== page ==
Today in Chicago, Professor Emeritus of the History of Art Jules Prown will be honored for his contributions to the study of the history of art at the College Art Association’s annual conference. The founding director of the Yale Center for British Art, Prown oversaw the construction of the legendary building — Louis I. Kahn’s last design — and through his teaching and writing has greatly advanced the study of American art and material culture, according to the Association’s Web site.
“We are so proud of him,” said Jock Reynolds, director of the Yale University Art Gallery. “This is a well deserved award. He is at the top of the field of his profession, and I’m sure I’m one of many people at Yale who would agree.”
Prown came to Yale in 1961, teaching both British and American art and serving as curator of the American art collection at the gallery. In 1966, Paul Mellon ’29 donated his collection of British art to Yale, as well as funding for the establishment of the Yale Center for British Art. Prown was appointed the center’s first director and charged with advising then University President Kingman Brewster on the choice of an architect for the construction. Prown recommended Kahn, who had built the Yale University Art Gallery 15 years earlier. Kahn died three years before construction was completed in 1977, and Prown assumed much of his role in finishing the center.
“[Prown] really in many ways made the whole foundation for the institution and its intellectual profile, as well as working with Kahn and Mr. Mellon to develop the building,” said Amy Meyers, the center’s current director, who is in Chicago for the conference.
Prown said they aimed to make the center a “real life space” for great art and a humane addition to the Yale campus, through a design that puts emphasis on light.
“We wanted it to be a museum appreciated both for its aesthetic quality and also as a scholarly research facility that added to the intellectual mission of the University,” Prown explained. “[The center] is not just a specialized collection created because a wealthy collector wanted it there.”
Over the years, the center has moved precisely in the right direction, following the trajectory Mellon, Kahn and he had envisioned at its inception, Prown said. Today, the center is recognized for its active exhibition program and attracts scholars from around the world, he said.
Prown is also very involved with the center’s sister institution, the Paul Mellon Center in London, which provides a vital anchor to the British culture at the core of the center’s collection, Meyers said.
“Jules had the role of reconstituting that London study center as a part of Yale and as a part of the center in essence, providing a very vital link back into the culture that is the center’s focus,” she said.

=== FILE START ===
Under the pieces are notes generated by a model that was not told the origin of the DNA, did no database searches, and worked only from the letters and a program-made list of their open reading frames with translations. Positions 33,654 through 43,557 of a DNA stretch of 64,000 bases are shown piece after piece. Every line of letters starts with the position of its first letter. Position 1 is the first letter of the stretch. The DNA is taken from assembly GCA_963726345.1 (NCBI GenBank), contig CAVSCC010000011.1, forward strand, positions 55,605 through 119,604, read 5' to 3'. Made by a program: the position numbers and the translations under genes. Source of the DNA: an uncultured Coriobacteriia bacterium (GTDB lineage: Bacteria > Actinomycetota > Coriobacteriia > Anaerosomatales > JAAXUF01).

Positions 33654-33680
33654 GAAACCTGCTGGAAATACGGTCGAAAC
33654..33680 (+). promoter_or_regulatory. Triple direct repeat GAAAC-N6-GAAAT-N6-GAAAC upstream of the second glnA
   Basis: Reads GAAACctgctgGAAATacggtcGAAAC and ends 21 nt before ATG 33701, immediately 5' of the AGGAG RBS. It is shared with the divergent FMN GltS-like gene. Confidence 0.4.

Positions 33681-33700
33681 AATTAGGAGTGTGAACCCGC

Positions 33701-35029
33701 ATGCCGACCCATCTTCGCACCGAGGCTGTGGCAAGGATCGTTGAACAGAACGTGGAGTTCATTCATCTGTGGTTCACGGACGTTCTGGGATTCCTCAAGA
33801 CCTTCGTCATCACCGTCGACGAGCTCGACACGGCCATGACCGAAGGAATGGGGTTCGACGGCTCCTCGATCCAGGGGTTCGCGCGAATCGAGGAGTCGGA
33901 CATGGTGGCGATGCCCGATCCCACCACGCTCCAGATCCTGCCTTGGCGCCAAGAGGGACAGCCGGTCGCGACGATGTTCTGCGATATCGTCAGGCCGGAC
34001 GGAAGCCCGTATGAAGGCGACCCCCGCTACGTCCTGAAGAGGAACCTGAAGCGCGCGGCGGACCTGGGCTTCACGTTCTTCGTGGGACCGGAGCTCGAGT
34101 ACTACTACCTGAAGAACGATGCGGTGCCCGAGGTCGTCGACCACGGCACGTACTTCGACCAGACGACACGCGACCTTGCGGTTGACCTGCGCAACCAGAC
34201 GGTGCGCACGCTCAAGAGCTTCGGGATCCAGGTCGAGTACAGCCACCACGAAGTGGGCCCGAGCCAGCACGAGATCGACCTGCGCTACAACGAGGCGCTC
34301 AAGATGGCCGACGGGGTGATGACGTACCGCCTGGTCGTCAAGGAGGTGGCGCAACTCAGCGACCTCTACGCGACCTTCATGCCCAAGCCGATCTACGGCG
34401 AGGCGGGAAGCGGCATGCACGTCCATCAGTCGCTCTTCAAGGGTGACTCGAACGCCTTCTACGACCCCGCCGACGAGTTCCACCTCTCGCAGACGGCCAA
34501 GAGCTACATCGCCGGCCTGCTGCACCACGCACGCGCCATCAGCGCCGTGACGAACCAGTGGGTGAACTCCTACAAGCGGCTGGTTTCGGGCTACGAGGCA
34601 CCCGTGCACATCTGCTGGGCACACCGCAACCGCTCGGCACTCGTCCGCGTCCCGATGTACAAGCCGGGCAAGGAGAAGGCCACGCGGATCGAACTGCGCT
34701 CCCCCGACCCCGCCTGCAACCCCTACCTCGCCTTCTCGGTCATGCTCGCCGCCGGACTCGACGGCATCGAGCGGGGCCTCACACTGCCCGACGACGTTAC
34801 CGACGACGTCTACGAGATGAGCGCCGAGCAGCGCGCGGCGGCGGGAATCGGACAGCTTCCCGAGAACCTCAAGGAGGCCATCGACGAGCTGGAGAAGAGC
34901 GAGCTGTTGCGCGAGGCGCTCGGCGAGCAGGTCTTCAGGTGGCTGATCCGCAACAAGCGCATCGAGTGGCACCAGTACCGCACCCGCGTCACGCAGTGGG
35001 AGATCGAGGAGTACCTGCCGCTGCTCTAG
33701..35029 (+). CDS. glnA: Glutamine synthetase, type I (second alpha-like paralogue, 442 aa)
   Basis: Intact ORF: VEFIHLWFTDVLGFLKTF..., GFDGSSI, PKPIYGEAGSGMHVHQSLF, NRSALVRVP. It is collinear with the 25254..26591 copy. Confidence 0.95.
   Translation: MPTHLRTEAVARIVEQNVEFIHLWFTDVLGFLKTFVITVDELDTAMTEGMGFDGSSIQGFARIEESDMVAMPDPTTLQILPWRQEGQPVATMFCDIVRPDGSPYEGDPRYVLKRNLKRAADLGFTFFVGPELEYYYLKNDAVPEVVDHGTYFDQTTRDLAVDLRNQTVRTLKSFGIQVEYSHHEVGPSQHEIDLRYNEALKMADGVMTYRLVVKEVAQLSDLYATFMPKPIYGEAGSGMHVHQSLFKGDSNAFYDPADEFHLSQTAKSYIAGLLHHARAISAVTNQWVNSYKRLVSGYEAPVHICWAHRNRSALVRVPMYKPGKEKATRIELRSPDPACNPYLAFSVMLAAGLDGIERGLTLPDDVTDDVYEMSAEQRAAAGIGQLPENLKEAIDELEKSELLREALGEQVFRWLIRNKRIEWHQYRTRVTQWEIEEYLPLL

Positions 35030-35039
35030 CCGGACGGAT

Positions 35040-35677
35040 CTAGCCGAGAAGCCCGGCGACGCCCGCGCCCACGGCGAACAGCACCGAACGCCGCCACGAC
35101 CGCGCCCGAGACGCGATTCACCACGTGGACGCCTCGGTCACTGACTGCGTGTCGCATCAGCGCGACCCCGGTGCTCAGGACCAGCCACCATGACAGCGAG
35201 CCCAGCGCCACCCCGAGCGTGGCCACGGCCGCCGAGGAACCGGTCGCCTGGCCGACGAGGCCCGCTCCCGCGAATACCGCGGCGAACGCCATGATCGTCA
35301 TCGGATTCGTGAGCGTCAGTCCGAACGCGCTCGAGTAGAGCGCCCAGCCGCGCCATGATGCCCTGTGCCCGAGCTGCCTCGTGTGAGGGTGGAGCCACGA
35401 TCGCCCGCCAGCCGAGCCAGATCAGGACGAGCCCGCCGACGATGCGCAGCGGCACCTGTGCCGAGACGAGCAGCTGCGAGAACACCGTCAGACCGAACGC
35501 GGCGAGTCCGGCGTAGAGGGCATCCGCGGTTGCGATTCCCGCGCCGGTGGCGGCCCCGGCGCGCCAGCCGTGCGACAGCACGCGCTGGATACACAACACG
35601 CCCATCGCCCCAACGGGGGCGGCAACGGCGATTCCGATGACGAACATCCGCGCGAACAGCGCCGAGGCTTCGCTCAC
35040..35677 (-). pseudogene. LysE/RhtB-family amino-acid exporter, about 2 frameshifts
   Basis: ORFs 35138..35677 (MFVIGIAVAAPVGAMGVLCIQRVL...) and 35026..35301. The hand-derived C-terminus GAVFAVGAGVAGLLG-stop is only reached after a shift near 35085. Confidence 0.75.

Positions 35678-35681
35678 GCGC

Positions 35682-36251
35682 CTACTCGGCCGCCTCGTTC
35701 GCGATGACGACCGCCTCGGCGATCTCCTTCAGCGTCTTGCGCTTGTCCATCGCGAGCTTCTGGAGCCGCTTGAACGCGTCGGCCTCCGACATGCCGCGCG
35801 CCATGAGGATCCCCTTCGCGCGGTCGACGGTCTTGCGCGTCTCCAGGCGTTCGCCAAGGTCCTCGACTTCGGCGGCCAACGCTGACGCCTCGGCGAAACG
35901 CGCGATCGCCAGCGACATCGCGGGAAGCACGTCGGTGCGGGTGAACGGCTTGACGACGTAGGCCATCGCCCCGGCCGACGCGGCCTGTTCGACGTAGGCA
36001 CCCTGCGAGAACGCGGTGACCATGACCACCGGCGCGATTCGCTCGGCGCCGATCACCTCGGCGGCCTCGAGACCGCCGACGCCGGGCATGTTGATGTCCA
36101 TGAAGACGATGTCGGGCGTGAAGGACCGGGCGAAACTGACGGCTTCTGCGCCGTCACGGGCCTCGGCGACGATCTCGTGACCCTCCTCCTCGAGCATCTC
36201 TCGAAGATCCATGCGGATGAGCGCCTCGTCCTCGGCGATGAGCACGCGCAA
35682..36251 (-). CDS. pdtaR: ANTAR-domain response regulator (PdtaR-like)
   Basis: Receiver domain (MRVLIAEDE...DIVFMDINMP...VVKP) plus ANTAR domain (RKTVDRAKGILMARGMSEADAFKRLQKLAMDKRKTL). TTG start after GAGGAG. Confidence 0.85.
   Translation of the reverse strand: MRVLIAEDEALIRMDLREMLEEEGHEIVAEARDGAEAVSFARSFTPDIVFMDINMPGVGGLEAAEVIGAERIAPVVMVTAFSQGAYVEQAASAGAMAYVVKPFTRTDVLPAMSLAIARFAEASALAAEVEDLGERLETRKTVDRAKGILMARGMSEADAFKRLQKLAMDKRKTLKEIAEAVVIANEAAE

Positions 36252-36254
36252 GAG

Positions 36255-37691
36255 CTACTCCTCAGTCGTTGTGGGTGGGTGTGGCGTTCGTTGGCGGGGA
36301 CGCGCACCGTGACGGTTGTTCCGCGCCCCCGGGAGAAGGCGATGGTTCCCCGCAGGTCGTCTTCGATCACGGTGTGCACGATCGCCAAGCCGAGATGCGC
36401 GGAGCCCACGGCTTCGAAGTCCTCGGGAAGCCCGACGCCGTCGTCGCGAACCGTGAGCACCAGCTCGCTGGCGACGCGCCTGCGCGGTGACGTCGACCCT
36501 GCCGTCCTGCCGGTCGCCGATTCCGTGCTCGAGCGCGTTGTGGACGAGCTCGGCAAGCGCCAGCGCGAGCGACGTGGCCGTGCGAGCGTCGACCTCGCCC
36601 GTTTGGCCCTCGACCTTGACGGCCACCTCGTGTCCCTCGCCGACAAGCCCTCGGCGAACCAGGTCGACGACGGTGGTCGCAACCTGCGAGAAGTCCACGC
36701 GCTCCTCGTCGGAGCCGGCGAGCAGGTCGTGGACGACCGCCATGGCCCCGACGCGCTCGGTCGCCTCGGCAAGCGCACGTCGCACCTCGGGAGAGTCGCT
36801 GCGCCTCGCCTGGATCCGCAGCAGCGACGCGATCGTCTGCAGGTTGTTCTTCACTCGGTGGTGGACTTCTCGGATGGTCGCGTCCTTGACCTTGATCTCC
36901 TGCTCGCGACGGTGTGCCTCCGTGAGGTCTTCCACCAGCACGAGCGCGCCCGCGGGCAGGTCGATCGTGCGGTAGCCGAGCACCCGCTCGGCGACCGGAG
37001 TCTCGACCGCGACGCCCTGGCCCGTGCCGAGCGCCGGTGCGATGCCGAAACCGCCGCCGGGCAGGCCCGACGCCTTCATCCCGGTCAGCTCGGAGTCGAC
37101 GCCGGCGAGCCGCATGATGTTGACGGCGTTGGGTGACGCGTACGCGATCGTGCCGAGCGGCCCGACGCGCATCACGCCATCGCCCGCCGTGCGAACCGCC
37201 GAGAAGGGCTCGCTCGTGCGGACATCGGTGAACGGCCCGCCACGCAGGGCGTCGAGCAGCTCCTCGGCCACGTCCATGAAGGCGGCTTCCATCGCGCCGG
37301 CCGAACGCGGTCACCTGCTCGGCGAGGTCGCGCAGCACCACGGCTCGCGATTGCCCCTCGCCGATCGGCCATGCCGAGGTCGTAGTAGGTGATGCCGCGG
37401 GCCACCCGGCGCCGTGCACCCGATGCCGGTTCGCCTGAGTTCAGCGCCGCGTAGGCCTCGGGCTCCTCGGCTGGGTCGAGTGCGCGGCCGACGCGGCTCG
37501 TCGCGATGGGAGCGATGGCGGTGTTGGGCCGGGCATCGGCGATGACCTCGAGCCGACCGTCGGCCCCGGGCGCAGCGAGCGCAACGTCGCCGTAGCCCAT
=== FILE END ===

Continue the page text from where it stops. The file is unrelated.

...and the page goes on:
In addition to his work with the Yale Center for British Art, Prown focused on the study of American art, giving it specific attention it had not received before, said Alexander Nemerov, chair of the History of Art Department. Nemerov, a former student of Prown’s, is also in Chicago and will deliver a speech at the award ceremony today.
“For many years American art was not considered a valid subject except really at Yale,” Nemerov said. “Jules Prown promoted and encouraged the study of American art.”
Prown also contributed to the development of material culture studies, focusing on the cultural value of everyday objects, Nemerov said. Prown’s “Material Culture” class in the late 1980s was famously popular at Yale. Nemerov, who took the class, said he analyzed a 1940s television set for an assignment and remembers other students who wrote about stoves and telephones.
“In my teaching, students learn to apply close formal analysis to both traditional and nontraditional objects, depending on the course,” Prown wrote in a 1995 article titled “In Pursuit of Culture: The Formal Language of Objects.” “In art history courses it may be [American painters] Thomas Eakins and Winslow Homer. In a material culture course, as most recently, it may be lava lamps and rubber chickens.”
No matter what the particular field of study, Prown is above all known for his unique method of teaching. For example, Nemerov remembers a seminar he took with Prown about Winslow Homer, where they spent the entire first class looking at only one slide.
“He taught by teaching the power of close looking,” said Nemerov, who uses this method in his classes today.
Prown espoused the practice of closely reading art and relying on one’s own power of interpretation.
“That was what I needed to be told — to use my imagination to understand artifacts from the past, whether it be a painting or a television set,” Nemerov said.
In fact, many of Prown’s students are teaching American art across the country today and are continuing to use his methods.
“Generations of generations of his disciples mark the field,” Meyers said.
Though he no longer teaches, Prown is still involved in the American and British art community at Yale, Meyers added. Prown participates in the center’s scholarly activities and has been a key figure in the development of a conservation plan for the building, she said.
The College Art Association is an institution dedicated to supporting scholarship and teaching in the visual arts and humanities. This year marks their 98th annual conference.